Word Confusion: Acetic versus Ascetic

Posted July 31, 2017 by Kathy Davie in Author Resources, Self-Editing, Word Confusions, Writing

Last night I read about a character with an acetic face, and I found myself wondering if his face had been pickled.

I’m sure the author meant that his face was severe looking, but hey, if they really want to go with acetic acid…that’s their choice. I did find myself craving a giant dill pickle, though.

Word Confusions…

…started as my way of dealing with a professional frustration with properly spelled words that were out of context in manuscripts I was editing as well as books I was reviewing. It evolved into a sharing of information with y’all. I’m hoping you’ll share with us words that have been a bête noir for you from either end.

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Acetic Ascetic
Credit to: Apple Dictionary.com; Dictionary.com: acetic and ascetic

A bottle of white vinegar standing in front of an ear of corn

“Distilled White Vinegar” is courtesy of Heinz

Heinz white vinegar is made up of 5% acetic acid.


xx

“Japanese Buddhist Monk in the Arashiyama District” is Marubatsu’s own work and is in the public domain, via Wikimedia Commons

Monks are usually ascetics.

Part of Grammar:
Adjective Adjective
Also ascetical

Noun
Plural for noun: ascetics

Of or like vinegar or acetic acid Adjective:
Characterized by or suggesting the practice of severe self-discipline and abstention from all forms of indulgence, typically for religious reasons

Relating to asceticism, the doctrine that one can reach a high spiritual state through the practice of extreme self-denial or self-mortification

Exceedingly strict or severe in religious exercises or self-mortification

Noun:
A person who practices severe self-discipline and abstention

Examples:
Commonly referred to as acetic acid


“A pleasant effect of acetic acid is that it softens and lubricates the skin.” – Scientific American Supplement, No. 711, 17 August 1889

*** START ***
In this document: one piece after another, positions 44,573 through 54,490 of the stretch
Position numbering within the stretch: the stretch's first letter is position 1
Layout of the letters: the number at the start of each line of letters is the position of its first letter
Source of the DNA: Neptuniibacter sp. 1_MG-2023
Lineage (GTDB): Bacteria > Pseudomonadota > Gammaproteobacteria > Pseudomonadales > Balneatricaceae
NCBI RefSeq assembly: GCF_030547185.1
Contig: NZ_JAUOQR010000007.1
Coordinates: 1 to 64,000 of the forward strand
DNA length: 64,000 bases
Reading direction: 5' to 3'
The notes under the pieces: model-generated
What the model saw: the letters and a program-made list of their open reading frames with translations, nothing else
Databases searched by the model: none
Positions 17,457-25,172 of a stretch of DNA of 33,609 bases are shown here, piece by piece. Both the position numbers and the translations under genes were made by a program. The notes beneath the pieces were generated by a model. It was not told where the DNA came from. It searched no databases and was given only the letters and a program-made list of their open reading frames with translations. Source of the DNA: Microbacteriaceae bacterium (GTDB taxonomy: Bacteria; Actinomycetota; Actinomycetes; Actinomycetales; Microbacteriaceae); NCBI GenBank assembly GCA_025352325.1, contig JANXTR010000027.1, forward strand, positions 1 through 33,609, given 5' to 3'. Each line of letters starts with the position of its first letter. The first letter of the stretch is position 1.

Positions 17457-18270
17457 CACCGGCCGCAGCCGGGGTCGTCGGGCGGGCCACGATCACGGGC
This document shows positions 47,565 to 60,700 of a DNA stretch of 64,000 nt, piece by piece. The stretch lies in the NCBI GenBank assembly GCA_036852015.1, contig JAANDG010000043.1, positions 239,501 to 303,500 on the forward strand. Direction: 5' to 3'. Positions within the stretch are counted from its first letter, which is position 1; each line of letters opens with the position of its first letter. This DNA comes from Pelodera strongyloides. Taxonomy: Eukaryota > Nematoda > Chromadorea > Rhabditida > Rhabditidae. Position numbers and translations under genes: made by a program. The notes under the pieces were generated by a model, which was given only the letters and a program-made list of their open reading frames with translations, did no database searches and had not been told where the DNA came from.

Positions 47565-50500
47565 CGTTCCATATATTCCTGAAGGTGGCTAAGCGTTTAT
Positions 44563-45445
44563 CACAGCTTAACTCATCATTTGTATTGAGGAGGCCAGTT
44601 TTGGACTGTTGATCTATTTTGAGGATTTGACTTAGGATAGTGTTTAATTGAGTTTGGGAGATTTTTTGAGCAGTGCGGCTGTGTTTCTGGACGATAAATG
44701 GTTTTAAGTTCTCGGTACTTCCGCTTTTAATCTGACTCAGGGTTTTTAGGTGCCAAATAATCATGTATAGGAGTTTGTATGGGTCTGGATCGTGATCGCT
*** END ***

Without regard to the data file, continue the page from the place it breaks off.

Acetic acid is found in vinegar which can be used to adjust the level of acidity of food.

If you want to pickle beets, cucumbers, watermelon rinds, etc., you’ll need acetic acid.

Adjective:
He led an ascetic life of prayer, fasting, and manual labor.

It was one of those narrow, humorless, ascetic faces.

No Internet, no cable…not even a cellphone! It was such an ascetic existence.

Noun:
An ascetic, he led a life of prayer, fasting, and manual labor.

Anyone who chooses to live without at least a cellphone must be an ascetic!

He was an ascetic who preferred acetic foods.

Derivatives:
Adjective: semiacetic, unacetic Adjective: ascetical, nonascetic, nonascetical, preascetic
Adverb: ascetically, nonascetically
Noun: asceticism, nonascetic
History of the Word:
Late 18th century from the French acétique, which is from the Latin acetum meaning vinegar. Mid-17th century from the medieval Latin asceticus or the Greek askētikos, from askētēs meaning monk, which is from askein meaning to exercise.

C’mon, get it out of your system, bitch, whine, moan…which words are your pet peeves? Also, please note that I try to be as accurate as I can, but mistakes happen or I miss something. Email me if you find errors, so I can fix them…and we’ll all benefit!

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Pinterest Photo Credits:

Pickle was photographed by Renee Comet and is in the public domain, via Wikimedia Commons while Meditating Monk is by Ben Kerckx under the CC0 1.0 license, via VisualHunt.


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